DC Students Rally for Federal Aid
Published: Tuesday, April 19, 2011
Updated: Tuesday, April 19, 2011 11:04
Students from D.C. area schools converged on the west lawn of the Capitol building Friday to protest congressional attempts to cut student aid from the federal budget for fiscal year 2012.
Organized by members of the DC College Democrats, the rally included over 50 students from Georgetown, The George Washington University, American University, Catholic University, Trinity College and Marymount University.
"Student aid is something we've always been really passionate about," said Vail Kohnert-Yount (SFS '13), president of the Georgetown College Democrats. "It's a progressive and non-partisan issue."
The local chapters of College Democrats also partnered with various other organizations to organize the rally, including DC Students Speak, a district-wide advocacy group that has been involved in talks regarding Georgetown's campus plan and organizing the student response to the recent noise ordinance passed in the District.
"We have a unique opportunity being in D.C.," Kohnert-Yount pointed out, saying that local students have a responsibility to speak for students around the rest of the country.
The protestors gathered under the shadow of the Capitol dome, alternating slogans and chants with personal testimonials and stories.
One participant's sign read, "My path to prosperity goes through college," while another read, "Paul Ryan got to go to college," referring to the House Budget Committee Chairman who has supported the cuts.
"Stop the raid on student aid!" was a common chant throughout the afternoon.
"College education is the single most important thing in this country today," Jake Sticka (SFS '13) said through a megaphone. Sticka, the vice president of the Georgetown College Democrats, became the president of the DC College Democrats Saturday.
Petar Georgiev (NHS '13), who came to the United States from Bulgaria when he was 11-years-old, stressed the importance of federal aid in his own life.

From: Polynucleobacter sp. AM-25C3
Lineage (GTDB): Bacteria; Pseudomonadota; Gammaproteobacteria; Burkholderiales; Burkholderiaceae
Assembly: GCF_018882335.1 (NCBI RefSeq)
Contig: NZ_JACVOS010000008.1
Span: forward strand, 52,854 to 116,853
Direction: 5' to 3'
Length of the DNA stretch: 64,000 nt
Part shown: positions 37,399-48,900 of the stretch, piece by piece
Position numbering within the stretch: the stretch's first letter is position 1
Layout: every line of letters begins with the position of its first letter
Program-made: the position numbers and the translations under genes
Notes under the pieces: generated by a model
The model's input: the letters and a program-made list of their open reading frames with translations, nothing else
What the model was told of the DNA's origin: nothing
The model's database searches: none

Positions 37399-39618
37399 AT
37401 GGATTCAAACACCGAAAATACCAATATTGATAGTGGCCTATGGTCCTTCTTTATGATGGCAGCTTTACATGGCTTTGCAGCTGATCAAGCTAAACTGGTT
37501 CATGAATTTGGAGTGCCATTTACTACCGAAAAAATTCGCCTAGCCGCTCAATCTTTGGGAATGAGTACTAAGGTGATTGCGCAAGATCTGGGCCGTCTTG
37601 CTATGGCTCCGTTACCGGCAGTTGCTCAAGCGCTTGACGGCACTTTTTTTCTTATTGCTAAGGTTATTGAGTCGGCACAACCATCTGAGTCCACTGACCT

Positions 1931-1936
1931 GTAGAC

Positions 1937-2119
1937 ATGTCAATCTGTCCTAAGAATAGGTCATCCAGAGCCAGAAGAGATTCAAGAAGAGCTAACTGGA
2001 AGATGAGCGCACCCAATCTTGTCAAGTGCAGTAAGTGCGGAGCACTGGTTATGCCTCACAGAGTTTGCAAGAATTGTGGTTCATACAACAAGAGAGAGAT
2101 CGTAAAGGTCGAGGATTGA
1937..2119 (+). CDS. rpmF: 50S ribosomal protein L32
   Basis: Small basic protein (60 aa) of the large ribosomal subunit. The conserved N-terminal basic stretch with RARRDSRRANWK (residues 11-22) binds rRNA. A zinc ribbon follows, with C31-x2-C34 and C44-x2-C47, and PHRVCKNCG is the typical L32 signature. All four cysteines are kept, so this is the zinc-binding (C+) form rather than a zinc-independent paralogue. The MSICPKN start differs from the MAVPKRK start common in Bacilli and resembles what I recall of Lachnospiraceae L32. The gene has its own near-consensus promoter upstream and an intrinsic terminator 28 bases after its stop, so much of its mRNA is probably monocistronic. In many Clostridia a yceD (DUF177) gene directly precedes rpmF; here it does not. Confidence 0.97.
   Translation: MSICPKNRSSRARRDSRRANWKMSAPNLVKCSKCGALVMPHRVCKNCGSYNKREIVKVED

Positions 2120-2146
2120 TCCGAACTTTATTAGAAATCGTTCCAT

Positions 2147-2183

"The only reason I'm getting a good education at Georgetown University is because of federal funding. I did not come all this way to not go to college," Georgiev said.
Another student, Sean Keady (SFS '13), said he was a first-generation college student who receives almost 100 percent of his tuition from financial aid — a large part of which is federal funding.
Protestors said that the issue was an important one for all college students, even those who do not receive federal aid.
Mark Stern (COL '13), events director for the Georgetown College Democrats, said that while he does not receive financial aid, he still feels strongly about the issue.
"We do need to make some sort of sacrifice. What's unfair is Republicans asking students to sacrifice everything and the rich to sacrifice nothing," he said.
As the rally continued, tourists looked on curiously, taking pictures and moving closer to read the signs and hear protesters' stories. Some even chose to join in.
According to Kohnert-Yount though, the protest was just the start of the battle for student aid.
"The important thing is to raise awareness and generate enthusiasm about the issue," Kohnert-Yount said. "This isn't where the fight ends, it's where it starts."